Is it wrong to keep your child’s mental illness (MI) a secret?
Friends or relatives may offer the common social inquiry: “How’s …?” or “What’s new with …?”
Does she really want to know about my child? If I told her how he’s really doing, would she judge my parenting abilities? Would she blab it to others?
Perhaps you refrain from telling others out of shame, or because of your desire to protect your child.
But, how can we answer? What if we can’t provide a fairy tale answer? Maybe you’d love to boast, “Oh, his soccer team won all of their games this season.” But, your child’s been barely motivated to take care of his basic hygiene. Perhaps you’d love to brag, “He made the honor roll again.” But, he’s been receiving home-bound instruction.
Surely, it would be wrong to unload all the sordid details. It would be wrong to provide an answer like, “His medication isn’t working. He’s been deep in depression and anxiety for weeks. We can’t find a good psychiatrist. I don’t want to even think of hospitalization. But, it seems inevitable if we can’t get him stabilized. I can’t take any more days off from work without losing my job. I don’t think I’ve slept fully in weeks…”
Yes, that response would be the wrong way to answer a casual question. So, what’s the right way to respond to, “How’s …?” If you’re like me, your go-to response is, “Oh, he’s fine.”
We silence the truth and protect our child. We know others don’t always respond with compassion to MI. Does that fact cause you to sometimes feel like an outcast? Is there a right way to handle feelings of isolation? The Bible gives us some examples of those who were isolated due to a health condition.
Outcasts in the Bible:
Levitical laws of purification identified conditions which priests declared unclean. People having certain conditions like leprosy or extensive bleeding, suffered consequences. A person branded as unclean might be isolated from the presence of God and His people. Surely, such separation led to humiliation and shame.
An Old Testament Example:
“King Uzziah had leprosy until the day he died. He lived in a separate house—leprous, and banned from the temple of the Lord” (2 Chronicles 26:21).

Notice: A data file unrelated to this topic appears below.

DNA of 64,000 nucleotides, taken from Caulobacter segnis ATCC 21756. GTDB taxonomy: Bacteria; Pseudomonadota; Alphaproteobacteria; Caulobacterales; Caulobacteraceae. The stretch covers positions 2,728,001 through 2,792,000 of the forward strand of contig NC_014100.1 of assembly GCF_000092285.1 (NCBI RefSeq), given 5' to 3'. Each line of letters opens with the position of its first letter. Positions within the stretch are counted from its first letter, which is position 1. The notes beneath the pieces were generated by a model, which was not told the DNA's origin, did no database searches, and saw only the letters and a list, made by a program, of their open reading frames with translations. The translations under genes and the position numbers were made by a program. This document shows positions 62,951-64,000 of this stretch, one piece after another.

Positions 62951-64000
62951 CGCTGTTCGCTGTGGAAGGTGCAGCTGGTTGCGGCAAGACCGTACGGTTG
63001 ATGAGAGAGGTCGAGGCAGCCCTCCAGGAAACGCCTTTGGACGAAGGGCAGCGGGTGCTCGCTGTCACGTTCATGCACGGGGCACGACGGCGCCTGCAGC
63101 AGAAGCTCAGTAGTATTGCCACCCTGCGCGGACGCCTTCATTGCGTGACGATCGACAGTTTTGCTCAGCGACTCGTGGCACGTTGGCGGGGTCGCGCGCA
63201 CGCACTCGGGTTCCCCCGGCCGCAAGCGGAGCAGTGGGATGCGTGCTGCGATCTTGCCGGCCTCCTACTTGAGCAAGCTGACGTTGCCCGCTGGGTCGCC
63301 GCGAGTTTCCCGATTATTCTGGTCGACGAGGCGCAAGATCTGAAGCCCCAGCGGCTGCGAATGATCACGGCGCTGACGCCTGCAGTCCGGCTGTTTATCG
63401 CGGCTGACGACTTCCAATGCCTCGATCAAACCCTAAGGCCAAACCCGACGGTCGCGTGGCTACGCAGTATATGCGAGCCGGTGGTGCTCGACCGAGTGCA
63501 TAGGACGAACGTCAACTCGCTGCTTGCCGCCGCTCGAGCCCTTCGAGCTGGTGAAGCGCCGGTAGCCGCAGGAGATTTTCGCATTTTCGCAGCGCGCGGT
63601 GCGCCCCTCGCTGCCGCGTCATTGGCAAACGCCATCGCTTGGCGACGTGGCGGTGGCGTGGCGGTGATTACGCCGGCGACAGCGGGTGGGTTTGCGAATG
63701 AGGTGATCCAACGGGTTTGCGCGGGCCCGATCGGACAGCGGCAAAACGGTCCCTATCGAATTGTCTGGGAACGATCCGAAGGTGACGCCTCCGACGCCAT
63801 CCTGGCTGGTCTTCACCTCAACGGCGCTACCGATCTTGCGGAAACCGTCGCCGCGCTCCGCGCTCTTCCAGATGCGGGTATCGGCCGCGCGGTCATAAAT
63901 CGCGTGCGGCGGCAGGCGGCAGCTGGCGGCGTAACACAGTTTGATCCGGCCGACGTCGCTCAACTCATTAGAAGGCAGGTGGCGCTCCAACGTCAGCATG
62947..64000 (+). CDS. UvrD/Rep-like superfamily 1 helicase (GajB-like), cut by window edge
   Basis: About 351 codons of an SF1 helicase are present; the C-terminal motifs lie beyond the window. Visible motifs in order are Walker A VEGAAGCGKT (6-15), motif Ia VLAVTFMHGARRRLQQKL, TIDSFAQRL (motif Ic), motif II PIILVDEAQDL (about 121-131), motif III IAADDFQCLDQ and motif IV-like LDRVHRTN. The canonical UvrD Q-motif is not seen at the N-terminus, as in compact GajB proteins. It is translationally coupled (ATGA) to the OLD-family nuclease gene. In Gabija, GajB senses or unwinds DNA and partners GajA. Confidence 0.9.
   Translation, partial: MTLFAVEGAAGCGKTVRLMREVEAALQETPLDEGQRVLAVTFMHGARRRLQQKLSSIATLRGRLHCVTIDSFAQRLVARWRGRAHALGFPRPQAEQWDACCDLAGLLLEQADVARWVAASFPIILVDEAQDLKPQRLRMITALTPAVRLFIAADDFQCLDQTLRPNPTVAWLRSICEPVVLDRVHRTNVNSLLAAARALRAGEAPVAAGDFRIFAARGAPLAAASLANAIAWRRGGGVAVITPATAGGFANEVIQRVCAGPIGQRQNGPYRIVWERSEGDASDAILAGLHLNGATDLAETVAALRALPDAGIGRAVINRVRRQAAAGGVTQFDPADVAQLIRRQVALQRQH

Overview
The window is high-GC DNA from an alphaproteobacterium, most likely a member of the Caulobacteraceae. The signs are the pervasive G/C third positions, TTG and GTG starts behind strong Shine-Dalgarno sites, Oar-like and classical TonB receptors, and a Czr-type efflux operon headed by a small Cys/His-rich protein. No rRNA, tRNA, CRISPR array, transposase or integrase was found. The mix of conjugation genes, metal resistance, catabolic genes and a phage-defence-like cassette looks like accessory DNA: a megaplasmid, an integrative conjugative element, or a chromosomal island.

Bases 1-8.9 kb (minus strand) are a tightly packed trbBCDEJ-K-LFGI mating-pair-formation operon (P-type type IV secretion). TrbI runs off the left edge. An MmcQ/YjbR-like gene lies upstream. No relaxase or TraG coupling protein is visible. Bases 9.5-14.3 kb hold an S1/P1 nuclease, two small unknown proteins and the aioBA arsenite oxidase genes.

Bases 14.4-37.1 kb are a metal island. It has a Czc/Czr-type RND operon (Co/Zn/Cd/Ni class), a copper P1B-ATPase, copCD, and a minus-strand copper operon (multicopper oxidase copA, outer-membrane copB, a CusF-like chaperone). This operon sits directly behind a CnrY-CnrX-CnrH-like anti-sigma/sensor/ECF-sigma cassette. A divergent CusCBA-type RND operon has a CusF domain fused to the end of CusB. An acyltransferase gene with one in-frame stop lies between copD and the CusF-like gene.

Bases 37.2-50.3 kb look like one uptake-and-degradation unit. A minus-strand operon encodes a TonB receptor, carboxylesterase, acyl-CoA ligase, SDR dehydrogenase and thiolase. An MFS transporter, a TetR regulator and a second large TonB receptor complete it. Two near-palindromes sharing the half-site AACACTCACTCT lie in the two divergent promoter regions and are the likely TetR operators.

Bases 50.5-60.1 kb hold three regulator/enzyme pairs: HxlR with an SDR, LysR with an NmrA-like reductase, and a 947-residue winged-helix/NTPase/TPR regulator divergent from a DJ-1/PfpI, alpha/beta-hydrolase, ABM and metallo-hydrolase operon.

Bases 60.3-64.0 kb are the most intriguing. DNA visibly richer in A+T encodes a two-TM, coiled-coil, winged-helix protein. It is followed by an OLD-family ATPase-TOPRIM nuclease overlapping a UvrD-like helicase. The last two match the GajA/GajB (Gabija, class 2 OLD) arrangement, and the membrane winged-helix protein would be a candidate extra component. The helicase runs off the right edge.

A New Testament Example:
Luke tells us about a woman who, “had been subject to bleeding for twelve years, but no one could heal her” (Luke 8:43).
When Christ came in her area, she pushed through the mob to get to Jesus. We’re told that, “She came up behind him and touched the edge of his cloak, and immediately her bleeding stopped” (Luke 8:44).
Jesus made a statement that caused her to tremble. He said, “Someone touched me; I know that power has gone out from me” (Luke 8:46).
“Then the woman, seeing that she could not go unnoticed, came trembling and fell at his feet. In the presence of all the people, she told why she had touched him and how she had been instantly healed” (Luke 8:47).
What caused the woman to fear? Gill’s Exposition of the Entire Bible explains why the woman trembled.
“She came trembling; for fear of the anger and resentment of Christ, and lest the favour would be revoked, and the penalty of the law inflicted.”
The word ‘law’ in that commentary’s explanation referred to the Levitical law of purification (Leviticus 15:25). A woman’s excessive bleeding was viewed as a deplorable condition. She was required to remain separated from her husband during her time of bleeding.
Christ’s Response to an Outcast:
So, did Christ react in anger? Here’s what He said to the woman who was courageous enough to touch His garment in public:
“Daughter, your faith has healed you. Go in peace (Luke 8:48)”
That woman knew the right thing to do with her private suffering. She went to Jesus. We’re not like those under the Levitical laws of purity who were banned from His presence. So, the right way to handle our isolation is to go to Jesus. No illness, not even MI, can separate us from His love. During our secret silence and sorrow, Christ sees our faith. He offers us the same peace He extended to the woman.
“And the peace of God, which transcends all understanding, will guard your hearts and your minds in Christ Jesus” (Philippians 4:7).
To find more verses that will encourage your heart: click on ‘verses about peace’ (below).
verses about peace